Experience has taught me that the best leadership is allowing people to do the jobs they naturally do best and not interfere. Rarely though did I ever work for an organization where the senior leadership could do this.
I was in a golf tournament with a client organization where the teams were chosen in advance… except mine. Since I was the guest keynote speaker, I was assigned to play on a team with the sound technician and two others who came onboard at the last minute. We weren’t chosen to compete.
Typically, my strength is in putting; not driving the ball or chipping onto the green. That day I putted fairly well which we needed. We had two men who could drive the ball like Phil Mickelson and Tiger Woods. The fourth member of the team was chipping the ball way beyond our abilities. We were humming!
On the back nine holes we were playing well. We hadn’t hit above par on any hole. Then we hit a snag. It was a “Captain’s Choice” four-man scramble, which meant that you used everyone’s best shot on each stroke. On hole #12, everyone missed the putt.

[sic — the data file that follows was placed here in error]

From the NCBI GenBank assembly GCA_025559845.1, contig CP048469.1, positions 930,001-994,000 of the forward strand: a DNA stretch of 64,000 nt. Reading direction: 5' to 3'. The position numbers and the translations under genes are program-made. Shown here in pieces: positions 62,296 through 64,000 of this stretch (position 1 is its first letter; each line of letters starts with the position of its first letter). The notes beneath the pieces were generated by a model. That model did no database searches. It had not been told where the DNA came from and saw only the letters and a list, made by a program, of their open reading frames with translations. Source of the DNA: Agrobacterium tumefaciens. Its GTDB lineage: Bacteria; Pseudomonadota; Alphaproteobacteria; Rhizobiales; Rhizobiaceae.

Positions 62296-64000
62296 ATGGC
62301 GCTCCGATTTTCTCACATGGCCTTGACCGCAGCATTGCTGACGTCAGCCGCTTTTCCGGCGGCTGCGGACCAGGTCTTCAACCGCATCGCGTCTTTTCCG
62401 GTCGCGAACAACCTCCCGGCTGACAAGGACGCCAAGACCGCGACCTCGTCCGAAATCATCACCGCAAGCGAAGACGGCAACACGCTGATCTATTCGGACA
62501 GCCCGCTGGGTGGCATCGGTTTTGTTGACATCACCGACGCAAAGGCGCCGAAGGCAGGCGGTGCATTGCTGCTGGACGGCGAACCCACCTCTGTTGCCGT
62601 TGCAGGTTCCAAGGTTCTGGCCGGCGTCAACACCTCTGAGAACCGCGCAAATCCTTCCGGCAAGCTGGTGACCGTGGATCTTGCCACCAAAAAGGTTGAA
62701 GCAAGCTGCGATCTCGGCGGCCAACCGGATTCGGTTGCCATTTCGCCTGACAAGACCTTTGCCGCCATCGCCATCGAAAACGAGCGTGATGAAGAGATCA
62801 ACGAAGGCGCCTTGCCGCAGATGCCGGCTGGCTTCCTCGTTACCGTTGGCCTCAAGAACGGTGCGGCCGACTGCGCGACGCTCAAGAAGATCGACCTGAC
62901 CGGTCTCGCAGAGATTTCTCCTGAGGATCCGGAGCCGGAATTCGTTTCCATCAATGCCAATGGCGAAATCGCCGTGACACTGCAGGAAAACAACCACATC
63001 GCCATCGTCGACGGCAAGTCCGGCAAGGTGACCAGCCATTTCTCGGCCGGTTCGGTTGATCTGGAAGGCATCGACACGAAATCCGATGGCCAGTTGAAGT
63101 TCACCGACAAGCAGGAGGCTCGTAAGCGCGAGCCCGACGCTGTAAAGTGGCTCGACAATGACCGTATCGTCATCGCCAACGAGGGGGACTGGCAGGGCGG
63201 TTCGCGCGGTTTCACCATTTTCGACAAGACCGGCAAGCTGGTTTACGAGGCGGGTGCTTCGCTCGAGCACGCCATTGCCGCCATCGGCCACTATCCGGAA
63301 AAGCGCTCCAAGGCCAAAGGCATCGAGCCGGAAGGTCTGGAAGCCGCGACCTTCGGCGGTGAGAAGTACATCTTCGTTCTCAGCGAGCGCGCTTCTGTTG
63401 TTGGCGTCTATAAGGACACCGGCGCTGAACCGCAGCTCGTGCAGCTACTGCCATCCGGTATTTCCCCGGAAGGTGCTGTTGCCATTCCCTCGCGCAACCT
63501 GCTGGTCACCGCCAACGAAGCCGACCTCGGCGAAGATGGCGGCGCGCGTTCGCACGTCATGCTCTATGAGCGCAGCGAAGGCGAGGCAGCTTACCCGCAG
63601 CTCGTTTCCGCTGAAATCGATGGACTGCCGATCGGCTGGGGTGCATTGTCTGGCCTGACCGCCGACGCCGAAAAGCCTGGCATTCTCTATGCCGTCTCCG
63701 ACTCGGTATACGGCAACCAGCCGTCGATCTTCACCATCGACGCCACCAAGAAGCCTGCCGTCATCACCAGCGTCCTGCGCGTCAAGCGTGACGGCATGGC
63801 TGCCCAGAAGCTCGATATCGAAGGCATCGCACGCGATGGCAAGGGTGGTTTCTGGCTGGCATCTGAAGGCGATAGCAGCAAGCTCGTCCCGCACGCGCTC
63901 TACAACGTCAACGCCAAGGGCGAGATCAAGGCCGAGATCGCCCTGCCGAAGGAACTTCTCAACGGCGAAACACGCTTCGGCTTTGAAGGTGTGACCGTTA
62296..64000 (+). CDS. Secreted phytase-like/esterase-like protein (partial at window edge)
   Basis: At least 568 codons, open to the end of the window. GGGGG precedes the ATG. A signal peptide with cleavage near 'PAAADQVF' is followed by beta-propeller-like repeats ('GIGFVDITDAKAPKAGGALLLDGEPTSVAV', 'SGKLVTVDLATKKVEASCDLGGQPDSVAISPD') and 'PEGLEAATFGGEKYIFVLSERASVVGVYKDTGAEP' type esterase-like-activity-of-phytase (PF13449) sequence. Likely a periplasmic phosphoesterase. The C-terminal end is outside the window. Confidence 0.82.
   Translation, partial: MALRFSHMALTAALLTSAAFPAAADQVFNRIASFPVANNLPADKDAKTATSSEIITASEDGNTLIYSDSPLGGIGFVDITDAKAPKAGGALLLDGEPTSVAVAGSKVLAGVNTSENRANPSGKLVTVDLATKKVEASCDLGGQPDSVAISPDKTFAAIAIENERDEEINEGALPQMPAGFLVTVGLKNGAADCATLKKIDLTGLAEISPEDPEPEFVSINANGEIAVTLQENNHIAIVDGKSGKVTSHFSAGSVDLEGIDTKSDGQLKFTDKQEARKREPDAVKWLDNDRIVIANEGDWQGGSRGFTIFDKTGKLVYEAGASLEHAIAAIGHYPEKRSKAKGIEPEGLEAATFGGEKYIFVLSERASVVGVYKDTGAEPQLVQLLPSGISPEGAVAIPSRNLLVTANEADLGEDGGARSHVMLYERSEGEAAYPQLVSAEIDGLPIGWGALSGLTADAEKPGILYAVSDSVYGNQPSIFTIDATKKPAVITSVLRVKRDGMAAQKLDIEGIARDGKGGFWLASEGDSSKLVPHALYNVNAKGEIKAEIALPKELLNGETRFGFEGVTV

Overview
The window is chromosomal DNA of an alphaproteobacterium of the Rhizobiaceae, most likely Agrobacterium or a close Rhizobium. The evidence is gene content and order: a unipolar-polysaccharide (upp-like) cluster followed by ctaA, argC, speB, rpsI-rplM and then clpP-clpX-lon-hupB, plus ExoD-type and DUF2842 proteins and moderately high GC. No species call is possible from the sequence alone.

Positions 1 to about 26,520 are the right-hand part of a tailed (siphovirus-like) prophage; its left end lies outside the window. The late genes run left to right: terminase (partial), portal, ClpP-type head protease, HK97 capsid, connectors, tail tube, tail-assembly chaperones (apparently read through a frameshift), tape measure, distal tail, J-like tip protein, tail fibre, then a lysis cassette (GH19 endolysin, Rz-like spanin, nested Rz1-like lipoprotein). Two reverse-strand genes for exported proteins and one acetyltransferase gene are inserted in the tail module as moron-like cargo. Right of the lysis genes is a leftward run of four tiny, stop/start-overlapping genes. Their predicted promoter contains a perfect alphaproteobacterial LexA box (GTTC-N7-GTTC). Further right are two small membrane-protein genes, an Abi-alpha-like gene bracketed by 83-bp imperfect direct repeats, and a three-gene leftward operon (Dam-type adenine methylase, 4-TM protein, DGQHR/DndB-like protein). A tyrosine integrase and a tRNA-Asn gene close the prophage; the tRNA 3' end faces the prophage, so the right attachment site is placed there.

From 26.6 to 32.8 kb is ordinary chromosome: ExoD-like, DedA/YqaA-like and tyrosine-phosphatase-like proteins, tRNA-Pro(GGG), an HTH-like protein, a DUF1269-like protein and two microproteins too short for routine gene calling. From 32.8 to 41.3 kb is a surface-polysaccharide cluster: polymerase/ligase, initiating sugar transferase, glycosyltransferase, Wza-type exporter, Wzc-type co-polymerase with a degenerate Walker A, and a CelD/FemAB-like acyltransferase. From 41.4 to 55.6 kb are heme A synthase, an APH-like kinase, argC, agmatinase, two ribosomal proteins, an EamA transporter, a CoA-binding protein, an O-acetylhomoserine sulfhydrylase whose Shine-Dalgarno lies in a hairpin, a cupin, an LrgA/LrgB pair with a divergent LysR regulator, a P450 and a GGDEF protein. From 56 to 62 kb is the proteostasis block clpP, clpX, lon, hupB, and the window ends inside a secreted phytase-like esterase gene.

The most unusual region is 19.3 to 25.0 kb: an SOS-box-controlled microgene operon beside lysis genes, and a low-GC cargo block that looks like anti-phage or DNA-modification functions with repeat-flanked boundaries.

We were about to give in and take a one stroke over par, when our leader asked me if I had taken my free “Mulligan” yet. (For novices, in some tournaments each player is allowed to hit one “do-over” shot without a penalty) “No,” I answered. “and I’m not using it on a putt!”
He said, “I’ve watched you putting all day. I KNOW you can do this. Your first putt was closer than anyone’s.” The rest of the team agreed and said they were certain I would make the putt. With their encouragement, I made it and saved par.
We won that tournament. None of us were outstanding, but each excelled in different areas and it carried our victory. Each person had one skill that they were gifted at doing. Everyone supported others in the tough moments. Do you work with a team like this?
Everyone is great at doing something.
Your task is to discover what that is.
If you are miserable in your job, odds are you are doing tasks that don’t come natural to you. There are other tasks you can do without breaking a sweat, but some things about your job make you struggle and dominate your thinking.
You Get What You Hire
Many times we hire people and give them a list of job requirements. However we do not allow them to perform their tasks unsupervised or unchecked.
This is called “Hiring for Responsibility.”